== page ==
Friday, November 16, 2012

Hostess Closes Its Doors: Are people coming to their senses?

Just this morning, junk food powerhouse Hostess announced that they will be liquidating their company and selling off their portfolio of brands. The plummeting popularity of junk foods and a recent strike regarding a labor contract forced the company to face their bankruptcy and make some hard decisions. But don't fear, junk food enthusiasts, I'm sure if you go buy a ton of Twinkies they'll keep just fine on your shelf for a few decades.

I'm sure there are a good amount of people mourning for their Donettes, but I can't help but say that I am excited about this. Does this mean that America is shaping up and actually paying attention to the things they are consuming that might potentially be harmful? And I use the term "things" purposely–I don't exactly see Twinkies or Ho-Ho's as food, if you catch my drift. But what if the rise in people seeking health-related information online had anything to do with Hostess' bankruptcy? Now, they say Twinkies and the rest of the junk food gang won't necessarily meet their demise. Another owner could potentially pick them up. However, a plummet in sales must constitute a red flag for potential buyers, no? Now I'm no CEO, but it just doesn't seem smart to invest in junk food these days.

Much to my liking, health is on the rise and junk food consumerism is going down the drain. It's no wonder companies are coming out with all new lines of "healthy" food. New new media, and it's ability to allow people to share healthy recipes and surprising health statistics may just be to thank for this monumental change in the American lifestyle.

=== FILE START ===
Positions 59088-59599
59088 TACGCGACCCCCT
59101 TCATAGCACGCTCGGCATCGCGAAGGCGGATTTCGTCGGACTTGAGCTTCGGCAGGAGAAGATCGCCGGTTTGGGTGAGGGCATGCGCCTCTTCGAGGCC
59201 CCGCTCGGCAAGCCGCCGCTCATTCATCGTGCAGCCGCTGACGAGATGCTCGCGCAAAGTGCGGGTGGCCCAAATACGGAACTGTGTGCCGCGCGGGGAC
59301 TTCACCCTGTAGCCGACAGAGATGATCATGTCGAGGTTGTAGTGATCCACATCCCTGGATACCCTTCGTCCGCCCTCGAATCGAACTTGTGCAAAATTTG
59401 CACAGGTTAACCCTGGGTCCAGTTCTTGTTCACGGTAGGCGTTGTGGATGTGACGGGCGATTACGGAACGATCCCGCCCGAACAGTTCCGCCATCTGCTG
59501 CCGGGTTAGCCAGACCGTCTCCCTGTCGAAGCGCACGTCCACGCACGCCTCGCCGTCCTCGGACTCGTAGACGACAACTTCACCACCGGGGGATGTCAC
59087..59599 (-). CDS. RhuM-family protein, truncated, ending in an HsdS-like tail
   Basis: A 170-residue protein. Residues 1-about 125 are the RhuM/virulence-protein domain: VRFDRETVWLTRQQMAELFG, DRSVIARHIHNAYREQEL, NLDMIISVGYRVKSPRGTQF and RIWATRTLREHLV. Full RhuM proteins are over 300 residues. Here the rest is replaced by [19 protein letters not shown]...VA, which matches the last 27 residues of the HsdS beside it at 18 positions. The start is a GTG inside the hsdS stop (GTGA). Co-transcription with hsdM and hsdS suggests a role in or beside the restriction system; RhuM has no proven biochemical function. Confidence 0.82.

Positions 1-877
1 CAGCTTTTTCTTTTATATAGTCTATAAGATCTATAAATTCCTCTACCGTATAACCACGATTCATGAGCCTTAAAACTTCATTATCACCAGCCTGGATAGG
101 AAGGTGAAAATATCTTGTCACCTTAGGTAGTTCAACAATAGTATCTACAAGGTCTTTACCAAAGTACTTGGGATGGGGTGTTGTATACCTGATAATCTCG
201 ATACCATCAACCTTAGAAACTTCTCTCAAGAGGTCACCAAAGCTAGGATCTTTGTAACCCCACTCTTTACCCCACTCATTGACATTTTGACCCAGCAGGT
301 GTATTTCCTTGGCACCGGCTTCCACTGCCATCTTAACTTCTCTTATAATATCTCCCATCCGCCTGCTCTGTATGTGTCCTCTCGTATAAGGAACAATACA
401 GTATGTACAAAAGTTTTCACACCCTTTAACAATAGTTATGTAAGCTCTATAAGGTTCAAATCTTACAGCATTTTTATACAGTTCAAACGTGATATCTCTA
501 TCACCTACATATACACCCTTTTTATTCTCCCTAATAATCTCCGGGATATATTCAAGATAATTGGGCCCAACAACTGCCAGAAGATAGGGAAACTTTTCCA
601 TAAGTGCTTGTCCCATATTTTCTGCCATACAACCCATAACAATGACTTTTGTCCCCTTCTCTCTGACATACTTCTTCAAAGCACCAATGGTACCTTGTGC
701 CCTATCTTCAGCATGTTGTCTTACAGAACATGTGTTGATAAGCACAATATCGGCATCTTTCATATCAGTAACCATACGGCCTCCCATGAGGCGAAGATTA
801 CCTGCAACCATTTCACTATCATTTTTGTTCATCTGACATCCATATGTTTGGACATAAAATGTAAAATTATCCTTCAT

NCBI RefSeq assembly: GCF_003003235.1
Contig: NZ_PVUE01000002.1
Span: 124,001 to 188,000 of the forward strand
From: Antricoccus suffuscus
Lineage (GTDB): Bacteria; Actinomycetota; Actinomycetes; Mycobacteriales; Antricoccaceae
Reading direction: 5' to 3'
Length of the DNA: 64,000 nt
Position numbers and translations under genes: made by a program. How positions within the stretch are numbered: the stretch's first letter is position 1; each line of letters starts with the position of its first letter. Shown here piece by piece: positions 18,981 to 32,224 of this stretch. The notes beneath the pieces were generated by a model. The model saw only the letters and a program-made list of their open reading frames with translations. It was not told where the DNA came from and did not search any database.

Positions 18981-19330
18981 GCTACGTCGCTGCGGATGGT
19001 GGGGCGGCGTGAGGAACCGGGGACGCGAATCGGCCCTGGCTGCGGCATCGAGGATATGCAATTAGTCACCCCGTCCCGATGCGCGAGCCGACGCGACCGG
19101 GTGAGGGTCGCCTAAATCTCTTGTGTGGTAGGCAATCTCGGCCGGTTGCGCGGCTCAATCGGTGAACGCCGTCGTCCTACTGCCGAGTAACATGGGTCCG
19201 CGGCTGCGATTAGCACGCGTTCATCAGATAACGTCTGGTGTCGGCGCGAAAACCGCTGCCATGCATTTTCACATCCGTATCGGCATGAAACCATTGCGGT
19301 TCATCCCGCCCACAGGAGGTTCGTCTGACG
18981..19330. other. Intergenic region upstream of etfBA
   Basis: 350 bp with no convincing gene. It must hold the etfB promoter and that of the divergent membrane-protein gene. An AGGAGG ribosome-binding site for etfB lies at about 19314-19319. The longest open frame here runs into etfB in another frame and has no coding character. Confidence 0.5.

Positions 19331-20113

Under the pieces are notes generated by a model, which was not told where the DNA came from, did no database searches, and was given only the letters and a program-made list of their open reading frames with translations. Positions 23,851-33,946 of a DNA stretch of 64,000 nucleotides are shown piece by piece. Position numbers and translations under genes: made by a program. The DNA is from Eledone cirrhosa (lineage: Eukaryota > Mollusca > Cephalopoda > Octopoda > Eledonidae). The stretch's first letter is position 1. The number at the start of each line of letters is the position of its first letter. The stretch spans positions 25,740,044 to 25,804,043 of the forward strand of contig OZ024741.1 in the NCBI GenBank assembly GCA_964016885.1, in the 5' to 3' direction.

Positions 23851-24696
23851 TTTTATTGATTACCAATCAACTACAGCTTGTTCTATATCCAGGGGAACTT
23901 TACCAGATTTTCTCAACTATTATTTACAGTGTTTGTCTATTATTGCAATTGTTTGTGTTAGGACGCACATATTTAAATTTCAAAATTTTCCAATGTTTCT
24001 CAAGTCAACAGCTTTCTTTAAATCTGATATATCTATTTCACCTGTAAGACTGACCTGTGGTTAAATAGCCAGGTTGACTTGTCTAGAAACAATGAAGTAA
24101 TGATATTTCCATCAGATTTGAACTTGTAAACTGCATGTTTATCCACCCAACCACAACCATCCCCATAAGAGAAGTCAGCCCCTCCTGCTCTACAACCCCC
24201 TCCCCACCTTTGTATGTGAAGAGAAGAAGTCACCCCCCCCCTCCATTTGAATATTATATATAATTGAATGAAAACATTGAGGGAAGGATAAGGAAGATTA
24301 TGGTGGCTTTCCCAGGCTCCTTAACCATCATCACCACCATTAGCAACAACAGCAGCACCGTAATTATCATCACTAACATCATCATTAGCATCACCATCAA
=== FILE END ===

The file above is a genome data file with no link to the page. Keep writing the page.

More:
Sunday, November 11, 2012

YouTube Fitness

Let's face it--there's not a thing YouTube doesn't have. Just the other day, I spent literally 20 minutes watching some guy flush random foods down the toilet. Believe it or not, he gets paid for those videos! Absolutely ridiculous.

What's not ridiculous is the amount of health & fitness content on YouTube, and how beneficial it can be. For those who just want to exercise in the comfort of their own home, and don't want to pay ridiculous amounts for at-home programs like P90X or Flirty Fitness, YouTube can be a perfect tool. For example, I like to search for yoga classes, and the search typically returns a wide range of different types and lengths of classes or tutorials.

Here's a challenge for you: once a day for one week, go on YouTube and find yourself a different workout. Don't know what to search for? Be creative! Try yoga one day, Zumba the next, and maybe even throw some Tai Chi in there. I'd give you some examples, but I think it's more beneficial to search the endless limits yourselves. Happy hunting!

Friday, November 9, 2012

Negative Social Networking

If you spend a considerable amount of time browsing social media, you're often subjected to useless information about the lives of friends and family members. While people often update positive changes in their lives, it seems that for every positive post, there are two negative posts. Whether it's a way to seek pity or attention, or they're just plain pessimistic, reading negative posts can have a detrimental effect on your own mood. According to research, humans are more innately drawn to negative news, and are more likely to respond by changes in mood. 

Here's what you should take from this:  If you think you might be someone who is guilty of posting too much negativity via your social networks, try to cut down. If you find that your news feed is littered with complaints and unnecessary negative posts, either hide those people from your feed, or simply unfollow/unfriend them. Communicating via social networking and establishing/maintaining relationships is meant to be a positive experience, and a couple of negative posts can subtly throw off your psyche.